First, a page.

1. What is new in Hobbes’ political philosophy, as against his predecessors? Discuss. You may wish to refer to the state of nature, the faith in ‘political science’, and the role of fear.
2. Can one reconcile Hobbes’ preference for undivided and unlimited sovereignty with his reputation as one of the founders of liberalism?
3. To what extent is Hobbes’ entire political thesis founded on a hedonistic psychology?
4. According to Locke, what makes political power legitimate? Under what conditions, if any, may people rightfully rebel against their government?
5. Compare Locke’s account of “the state of nature” with either or both of Hobbes’ or Rousseau’s accounts of the “state of nature”. Do you find either compelling? Or do they all share problems?
6. A long liberal tradition tends to suggest that although they are both considered founding figures of modern political liberalism, Locke is a genuine (classical) liberal, whereas Hobbes, (despite supporting many positions that are taken for granted in later liberal thought) has a far too authoritarian or even absolutist conception of government to qualify as genuinely ‘liberal’. With an eye to the similarities and differences between Hobbes and Locke, discuss how issues of ‘security’ have a potential to make “Lockean” liberalism reveal a “Hobbesian” side. Explain how political liberal theory, might handle the issue of a Hobbesian shadow raised by questions of sovereignty or security. [Note: aspects of Mill, Hayek and Rawls may all be helpful to this question].
7. In TheSocial Contract is Rousseau a defender or an opponent of the project of the Enlightenment?
8. What is Marx’s attitude toward capitalism and/or “globalization”? Is he against it? And if not, how and why not?
9. What does Marx mean when he says that the history of human relations has been one of ‘class struggle’? Critically discuss with the implications for political philosophy in mind.
10. Rousseau’s political philosophy has been an influence on both totalitarian and radical democratic thinkers. How do you interpret Rousseau? Does his philosophy contribute to freedom, or justify totalitarian government?
11. Compare and critically discuss Rousseau’s concept of the General Will and Mill’s concern with the “tyranny of the majority.” Is the General Will compatible with freedom for every member of society, or is Rousseau being overly idealistic?
12. Explain Rousseau’s criticism of representative democracy. Do you agree with this criticism? Do you think Rousseau offers a workable alternative?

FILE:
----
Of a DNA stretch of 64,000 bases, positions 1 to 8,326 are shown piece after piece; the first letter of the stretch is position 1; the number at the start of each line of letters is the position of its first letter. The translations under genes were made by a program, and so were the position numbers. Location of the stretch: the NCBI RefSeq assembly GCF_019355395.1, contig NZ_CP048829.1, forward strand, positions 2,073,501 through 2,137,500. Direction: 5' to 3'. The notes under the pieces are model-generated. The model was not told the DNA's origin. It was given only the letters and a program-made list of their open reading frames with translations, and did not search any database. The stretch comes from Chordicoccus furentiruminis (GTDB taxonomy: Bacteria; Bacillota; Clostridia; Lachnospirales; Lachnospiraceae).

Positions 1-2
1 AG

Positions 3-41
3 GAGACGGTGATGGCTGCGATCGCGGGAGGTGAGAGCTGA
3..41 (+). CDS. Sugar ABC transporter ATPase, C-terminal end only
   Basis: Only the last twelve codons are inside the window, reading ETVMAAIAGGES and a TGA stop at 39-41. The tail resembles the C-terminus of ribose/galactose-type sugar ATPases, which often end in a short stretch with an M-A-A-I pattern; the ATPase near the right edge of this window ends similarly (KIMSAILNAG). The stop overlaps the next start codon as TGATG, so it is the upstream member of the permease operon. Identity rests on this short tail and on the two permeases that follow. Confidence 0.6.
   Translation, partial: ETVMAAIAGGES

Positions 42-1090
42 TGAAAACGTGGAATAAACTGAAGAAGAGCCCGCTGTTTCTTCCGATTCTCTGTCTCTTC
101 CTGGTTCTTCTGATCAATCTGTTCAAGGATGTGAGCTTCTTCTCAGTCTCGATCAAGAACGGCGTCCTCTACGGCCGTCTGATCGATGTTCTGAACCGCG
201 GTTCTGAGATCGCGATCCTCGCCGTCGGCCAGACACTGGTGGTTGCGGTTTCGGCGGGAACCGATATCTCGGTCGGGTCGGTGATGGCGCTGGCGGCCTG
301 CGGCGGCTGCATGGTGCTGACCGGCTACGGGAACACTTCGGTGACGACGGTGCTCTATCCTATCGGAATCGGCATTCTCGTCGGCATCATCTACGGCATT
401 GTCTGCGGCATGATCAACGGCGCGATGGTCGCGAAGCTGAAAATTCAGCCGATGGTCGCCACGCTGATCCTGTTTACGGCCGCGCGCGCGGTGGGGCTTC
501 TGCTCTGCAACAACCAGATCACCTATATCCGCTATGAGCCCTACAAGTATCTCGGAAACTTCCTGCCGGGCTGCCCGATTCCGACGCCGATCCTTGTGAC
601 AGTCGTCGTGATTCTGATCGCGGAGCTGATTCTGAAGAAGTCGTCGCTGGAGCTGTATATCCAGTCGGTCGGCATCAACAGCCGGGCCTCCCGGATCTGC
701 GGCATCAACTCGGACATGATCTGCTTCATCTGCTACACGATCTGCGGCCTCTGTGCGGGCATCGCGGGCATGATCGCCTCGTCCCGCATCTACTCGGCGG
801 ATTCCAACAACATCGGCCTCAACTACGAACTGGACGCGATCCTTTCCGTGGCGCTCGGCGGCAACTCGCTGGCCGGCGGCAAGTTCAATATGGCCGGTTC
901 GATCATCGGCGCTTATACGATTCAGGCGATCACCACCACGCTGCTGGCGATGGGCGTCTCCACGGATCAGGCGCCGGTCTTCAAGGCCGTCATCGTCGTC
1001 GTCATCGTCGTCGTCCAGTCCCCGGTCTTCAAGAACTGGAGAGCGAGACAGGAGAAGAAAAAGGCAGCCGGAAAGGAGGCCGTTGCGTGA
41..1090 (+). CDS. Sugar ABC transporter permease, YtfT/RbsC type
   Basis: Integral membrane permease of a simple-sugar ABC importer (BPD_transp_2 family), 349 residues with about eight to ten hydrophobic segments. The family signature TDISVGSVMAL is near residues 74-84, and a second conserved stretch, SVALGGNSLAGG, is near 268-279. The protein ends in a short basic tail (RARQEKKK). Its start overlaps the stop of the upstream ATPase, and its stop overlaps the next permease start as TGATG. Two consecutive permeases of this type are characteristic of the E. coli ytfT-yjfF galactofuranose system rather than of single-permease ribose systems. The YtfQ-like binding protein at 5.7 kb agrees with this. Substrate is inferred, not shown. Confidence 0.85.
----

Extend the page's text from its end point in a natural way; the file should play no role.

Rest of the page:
13. Explain and critically discuss Mill’s “simple principle” of liberty (the “harm principle.”) Is this an adequate principle for regulating the relations between society and individuals? What, if any, limitations might it have?
14. Identify a current Australian law or government policy which may appear to conflict with Mill’s liberalism. Explain how you think Mill would criticize this law or policy, and then explain why you agree or disagree with Mill’s liberal views on this issue. (Some examples of laws and policies from which you might choose are the criminalization of recreational drug use, compulsory wearing of seatbelts, anti-terrorism laws, asylum seekers, and film, literature, and media censorship).
15. Mill’s liberalism seems to rest on the possibility of distinguishing between actions which only affect oneself (“self-regarding” actions) and actions which affect others (“other-regarding” actions). Do you think this distinction can always be made? If not, does this invalidate Mill’s liberal philosophy?
16. “All that is solid melts into air, all that is holy is profaned…” This sentence appears in TheCommunist Manifesto as what many commentators have regarded as a kind of paean to capitalism and to the bourgeoisie. What is it about capitalism (and the bourgeoisie) that endow them with such a revolutionary potential? Given that it has a revolutionary potential, what is a) wrong (for Marx) with capitalism and b) allows it to pave the way for human emancipation?
17. Compare and contrast Marx and Rousseau. To what extent is Marx the heir of Rousseau?
18. Explain Hayek’s criticisms of socialism. Do you agree with them? Justify why or why not.
19. Hayek argues, in effect, that mankind cannot be free unless the economy is free. Explain the reasoning behind this view. Do you agree? Explain why or why not.
20. Imagine yourself in Rawls’ “original position.” Explain what kind of society you would choose to live in. Explain why you agree or disagree with Rawls’ own conclusions.
21. Rawls’ related ideas of the “original position” and the “veil of ignorance” have often been criticized on the basis that it is simply not possible for anyone to detach themselves from their actual social position, even in imagination. Explain the “original position” and the “veil of ignorance,” and why you agree or disagree with this criticism.
22. Discuss the different understandings of freedom (or autonomy) in AT LEAST TWO of the following authors: Marx, Rousseau, Mill, Hayek, Rawls, Locke, Hobbes.
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